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Mo. Gov. Killed in Plane Crash

  Missouri Gov. Mel Carnahan was the Democratic candidate in the state's close Senate race. (AP file photo)

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Tuesday's daily roundup of headlines outside the beltway focuses on Missouri's new governor.
By Dan Balz and Mike Allen
Washington Post Staff Writers
Tuesday, October 17, 2000; 10:34 AM

ST. LOUIS, Oct. 17 Missouri Gov. Mel Carnahan was killed Monday night when a small plane carrying him to a campaign event crashed in a heavily wooded area in rain and fog, according to state officials.

The governor's office said that the plane was believed to have been carrying Carnahan; his son Roger, known as Randy, who was the pilot; his senior campaign adviser Chris Sifford. "There were no survivors," said Jerry Nachtigal, the governor's press secretary. "We are certain it's the governor, his son, and Chris Sifford, his aide."

Carnahan was finishing his second term as governor and was in the middle of a campaign for the Senate, challenging incumbent Republican Sen. John Ashcroft in one of the most closely contested races in the country. The tragedy greatly reduces Democratic hopes to take control of the Senate.

At 2:25 a.m., in a tiny room at the capitol in Jefferson City, Lt. Gov. Roger B. Wilson (D) announced that he will serve as acting governor until Carnahan's death is officially confirmed. When state officials get forensic confirmation of Carnahan's death, Wilson will be sworn in.

"Governor Carnahan was a great man, a respected man," Wilson said, choking back tears. "He did so many things for so many people. I'd give anything if the confirmation did not occur. But the state of Missouri has a constitution and a procedure. The Disability Board has met. Because of the inability of Governor Carnahan to communicate, I am acting governor at this time. I'm very grateful for the support of the state officials, both in the House and the Senate, and I would like to ask for permission to lean on about 5 million Missourians' shoulders."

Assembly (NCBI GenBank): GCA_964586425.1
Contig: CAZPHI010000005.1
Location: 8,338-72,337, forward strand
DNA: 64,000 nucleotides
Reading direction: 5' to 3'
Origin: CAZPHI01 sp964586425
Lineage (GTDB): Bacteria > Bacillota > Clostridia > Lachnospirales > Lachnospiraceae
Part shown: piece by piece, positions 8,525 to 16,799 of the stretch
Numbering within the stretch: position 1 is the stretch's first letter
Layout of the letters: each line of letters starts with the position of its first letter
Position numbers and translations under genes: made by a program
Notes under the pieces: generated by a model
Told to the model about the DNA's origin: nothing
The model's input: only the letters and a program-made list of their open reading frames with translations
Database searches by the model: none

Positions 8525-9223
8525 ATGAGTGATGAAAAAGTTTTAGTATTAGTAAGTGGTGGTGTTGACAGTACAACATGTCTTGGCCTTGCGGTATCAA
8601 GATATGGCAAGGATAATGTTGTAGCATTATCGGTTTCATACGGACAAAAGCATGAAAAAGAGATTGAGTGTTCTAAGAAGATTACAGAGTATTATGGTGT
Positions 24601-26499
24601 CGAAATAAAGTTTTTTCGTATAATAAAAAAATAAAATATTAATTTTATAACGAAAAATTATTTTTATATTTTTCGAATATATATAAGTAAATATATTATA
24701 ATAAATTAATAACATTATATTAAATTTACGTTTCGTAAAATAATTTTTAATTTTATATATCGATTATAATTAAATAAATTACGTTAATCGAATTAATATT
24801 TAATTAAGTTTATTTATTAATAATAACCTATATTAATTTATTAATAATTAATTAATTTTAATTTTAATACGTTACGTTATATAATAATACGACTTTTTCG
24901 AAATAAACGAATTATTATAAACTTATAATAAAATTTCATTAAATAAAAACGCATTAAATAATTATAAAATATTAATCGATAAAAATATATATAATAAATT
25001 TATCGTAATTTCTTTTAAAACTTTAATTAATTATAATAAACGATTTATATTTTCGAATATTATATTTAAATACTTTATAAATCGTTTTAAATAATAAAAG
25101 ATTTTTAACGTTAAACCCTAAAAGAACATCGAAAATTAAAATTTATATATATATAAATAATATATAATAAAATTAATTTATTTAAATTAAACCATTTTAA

Vice President Gore and Texas Gov. George W. Bush were in the St. Louis area preparing for their final presidential debate there Tuesday night. Bush's wife, Laura, who was in St. Louis for the debate, canceled a campaign appearance scheduled for Tuesday morning.

Campaign officials huddled this morning about whether to proceed with the debate, but officials said it was likely to go on. Rep. Richard Gephardt (D-Mo.), the House Minority Leader, said in a phone call to the NBC station in St. Louis, "It's going to be a sad occasion. From what I understand, the commission has made that decision and that, I guess, is the right decision. This is a national debate, and it goes on. But a lot of us will be there with heavy hearts because of this terrible, terrible loss in Missouri."

The plane was a twin-engine Cessna. Rescuers said the wreckage was strewn over several hundred yards, some in deep ravines, in Jefferson County, about 30 miles southwest of St. Louis.

Carnahan had attended a fund-raiser in St. Louis on Monday night and was head to the bootheel of southeast Missouri for a get-out-the-vote conference aimed at minority voters.

"The governor yesterday morning was very excited about this," Nachtigal, the press secretary, said. "He thought it was going to be an exciting meeting."

Nachtigal said both Carnahan and his son were avid pilots and Randy Carnahan had flown his father to many campaign events. Nachtigal said both were careful about the weather. "There were a number of times when the weather looked a little iffy and the governor would say, 'Let's drive.'"